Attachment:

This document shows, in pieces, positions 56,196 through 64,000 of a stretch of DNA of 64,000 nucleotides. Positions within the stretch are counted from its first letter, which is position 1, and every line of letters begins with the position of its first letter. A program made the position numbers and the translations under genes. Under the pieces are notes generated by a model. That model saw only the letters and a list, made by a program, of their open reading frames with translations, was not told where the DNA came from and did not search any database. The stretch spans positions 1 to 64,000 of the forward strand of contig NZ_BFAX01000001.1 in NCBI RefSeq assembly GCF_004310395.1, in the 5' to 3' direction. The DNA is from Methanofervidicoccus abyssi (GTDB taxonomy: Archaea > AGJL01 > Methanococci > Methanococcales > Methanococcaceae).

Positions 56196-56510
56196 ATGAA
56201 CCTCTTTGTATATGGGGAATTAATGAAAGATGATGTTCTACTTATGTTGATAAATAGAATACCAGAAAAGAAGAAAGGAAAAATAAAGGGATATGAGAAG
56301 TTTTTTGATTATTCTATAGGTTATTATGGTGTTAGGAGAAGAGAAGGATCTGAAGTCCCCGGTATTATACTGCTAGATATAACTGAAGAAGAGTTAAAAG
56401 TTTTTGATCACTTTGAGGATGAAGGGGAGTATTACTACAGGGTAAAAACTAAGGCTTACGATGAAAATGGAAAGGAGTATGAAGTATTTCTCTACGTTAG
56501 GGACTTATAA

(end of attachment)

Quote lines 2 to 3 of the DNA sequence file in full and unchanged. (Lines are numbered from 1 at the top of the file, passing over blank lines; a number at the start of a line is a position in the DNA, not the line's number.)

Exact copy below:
Positions 56196-56510
56196 ATGAA